“The mamas here are more experienced than those girls in terms of sexual escapades, and most importantly, they charge little amount of money. If I have N300, I will do all sorts of things with the ones here,” he said.
“I never wanted to patronise the Coca Cola Road girls. I was lured there by my childhood friend, who patronised them often. Those girls are into all sort of diabolical acts that could only be noticed by persons with inner instincts. I would have died by now if I had not stopped my dealing with those girls. I prefer the Queen’s Bar mamas at all times.”
He admitted that there was much danger in having sex partners, but noted that the danger could be minimised with the use of condoms.
Narrating how he lost a relative, Amao said: “Lukuman died in 2014 as a result of the disease he contracted from one of his prostitutes. The girl died a week after Lukuman’s death. Since then, I’ve learnt always to protect myself because of the woman I’m planning to marry.”
A taxi driver, identified as Ibro, who was spotted leaving the premises of the inn, said he patronised the sex den to satisfy his sexual urge.
“I don’t have a wife at home. My body is flesh, not stone,” he informed the reporter.
He disclosed that he had been patronising the place since the hourly service by the prostitutes was between N50 and N70.
Another man, an Hausa trader selling rat-killing trap, who was just leaving the bar, refused to speak with the reporter.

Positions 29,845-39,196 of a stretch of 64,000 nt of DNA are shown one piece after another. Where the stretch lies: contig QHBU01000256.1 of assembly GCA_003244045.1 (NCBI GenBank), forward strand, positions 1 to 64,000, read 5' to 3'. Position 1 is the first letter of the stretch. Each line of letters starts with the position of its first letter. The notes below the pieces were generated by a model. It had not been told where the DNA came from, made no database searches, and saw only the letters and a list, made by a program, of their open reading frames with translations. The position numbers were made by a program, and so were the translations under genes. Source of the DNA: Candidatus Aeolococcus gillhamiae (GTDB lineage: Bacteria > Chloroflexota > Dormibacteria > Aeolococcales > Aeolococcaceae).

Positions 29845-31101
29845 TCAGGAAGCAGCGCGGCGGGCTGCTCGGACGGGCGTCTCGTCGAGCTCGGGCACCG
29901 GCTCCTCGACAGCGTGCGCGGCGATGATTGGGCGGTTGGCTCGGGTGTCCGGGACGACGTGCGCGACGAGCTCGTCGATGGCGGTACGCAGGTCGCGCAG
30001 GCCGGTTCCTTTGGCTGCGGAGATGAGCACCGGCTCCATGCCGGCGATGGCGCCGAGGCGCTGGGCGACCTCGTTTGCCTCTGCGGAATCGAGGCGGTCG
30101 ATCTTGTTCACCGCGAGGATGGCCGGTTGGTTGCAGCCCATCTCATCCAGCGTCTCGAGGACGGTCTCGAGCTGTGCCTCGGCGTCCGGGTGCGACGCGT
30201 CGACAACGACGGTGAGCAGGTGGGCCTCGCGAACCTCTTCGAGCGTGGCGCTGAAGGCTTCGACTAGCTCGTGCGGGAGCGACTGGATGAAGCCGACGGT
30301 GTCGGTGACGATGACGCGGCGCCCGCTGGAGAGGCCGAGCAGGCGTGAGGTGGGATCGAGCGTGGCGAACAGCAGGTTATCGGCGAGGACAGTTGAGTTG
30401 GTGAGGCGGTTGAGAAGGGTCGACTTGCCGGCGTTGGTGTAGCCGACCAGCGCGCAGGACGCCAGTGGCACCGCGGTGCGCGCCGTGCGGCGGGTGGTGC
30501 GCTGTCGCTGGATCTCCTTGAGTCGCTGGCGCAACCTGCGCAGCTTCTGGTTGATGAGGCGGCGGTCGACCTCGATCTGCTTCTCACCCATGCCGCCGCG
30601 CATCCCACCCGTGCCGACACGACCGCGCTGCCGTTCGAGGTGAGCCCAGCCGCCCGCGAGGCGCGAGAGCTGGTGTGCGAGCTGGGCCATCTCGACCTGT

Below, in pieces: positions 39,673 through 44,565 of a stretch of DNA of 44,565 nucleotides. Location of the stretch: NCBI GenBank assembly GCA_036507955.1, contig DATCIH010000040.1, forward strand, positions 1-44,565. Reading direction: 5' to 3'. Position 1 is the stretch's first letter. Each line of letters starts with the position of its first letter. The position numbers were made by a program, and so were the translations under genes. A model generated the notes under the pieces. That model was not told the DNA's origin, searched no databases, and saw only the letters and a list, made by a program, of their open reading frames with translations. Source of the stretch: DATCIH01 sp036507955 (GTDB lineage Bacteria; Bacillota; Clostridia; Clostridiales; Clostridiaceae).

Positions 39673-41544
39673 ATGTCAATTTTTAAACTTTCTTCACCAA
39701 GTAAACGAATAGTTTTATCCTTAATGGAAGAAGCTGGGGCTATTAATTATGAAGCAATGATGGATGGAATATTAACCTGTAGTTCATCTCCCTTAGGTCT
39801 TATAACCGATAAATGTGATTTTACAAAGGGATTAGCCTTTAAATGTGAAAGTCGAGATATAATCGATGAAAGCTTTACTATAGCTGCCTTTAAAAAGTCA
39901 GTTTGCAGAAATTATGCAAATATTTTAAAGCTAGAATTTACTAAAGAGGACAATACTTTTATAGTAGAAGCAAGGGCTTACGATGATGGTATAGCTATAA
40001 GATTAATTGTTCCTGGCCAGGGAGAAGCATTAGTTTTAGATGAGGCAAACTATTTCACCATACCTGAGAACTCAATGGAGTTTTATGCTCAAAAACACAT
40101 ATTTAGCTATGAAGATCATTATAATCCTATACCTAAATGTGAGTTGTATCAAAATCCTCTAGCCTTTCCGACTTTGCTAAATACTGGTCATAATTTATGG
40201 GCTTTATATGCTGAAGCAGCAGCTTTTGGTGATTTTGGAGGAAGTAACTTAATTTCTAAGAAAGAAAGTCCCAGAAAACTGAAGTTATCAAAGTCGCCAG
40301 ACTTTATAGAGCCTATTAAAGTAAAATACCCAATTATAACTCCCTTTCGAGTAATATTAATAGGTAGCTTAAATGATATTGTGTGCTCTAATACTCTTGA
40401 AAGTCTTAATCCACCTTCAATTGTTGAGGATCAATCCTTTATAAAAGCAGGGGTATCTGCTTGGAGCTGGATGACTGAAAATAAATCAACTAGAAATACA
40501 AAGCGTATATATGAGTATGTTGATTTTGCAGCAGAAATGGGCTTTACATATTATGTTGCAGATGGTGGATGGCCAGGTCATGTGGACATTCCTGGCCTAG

Amaka, also called Ama Baby, one of the sex hawkers, told the reporter that referring to women in her trade as prostitutes or sex hawkers was insulting and unacceptable. “We are friends of the society; we give pleasure to all men,” she said, insisting that prostitution could never die.
Ama said her services were very affordable. In her words, she could take as low as N300 for a session. But she said she might charge a higher amount, noting that most customers would still haggle and force the price down.
“Those local men could turn into something unbelievable in the middle of the night,” she said. But she said the general price of between N1, 500 and N2, 000 charged by her colleagues for an all-night session, also called Till Daybreak, was too cheap. “The money is not commensurate with the service rendered all night,” she noted.
Another sex hawker called Princess said: “The business is poor. The ‘short time’ begins from N300 to N500 before the price of dollar increased while the ‘long time’ service was like N2,500. Before, I used to realise N5, 000 or more per day to the glory of God. But now, market is not moving. Dollar don rise, yet monkey go chop banana,” she stated.
She also regretted how the society has tagged prostitutes and sex hawkers. “Government has been threatening to wipe us out. They have forgotten that we are part of the society. We are fending for our families with this business. Would they give us jobs if we decided to leave our jobs here?”
Speaking on the activities of the sex hawkers, a pepper seller at the evening market beside the inn said: “They do not disturb our peace in any way. They’ve become our friends because of our long relationship. We fondly called them olemi. That is how some of the sex hawkers refer to their customers while trying to entice them.”
A popular vegetable seller in the area, known as Iya Tawa, said the business was as old as the building.
“I have known this building, as a home and business outfit for prostitutes since I was a little child. And, if you look at me now, I’m not a young woman anymore. So, it is one soldier go, another comes. Once the tenure of the recent occupant lapses, which is usually two or four years, another set of prostitutes will come to the inn. But in all honesty, they have continued to boost our sales,” she added.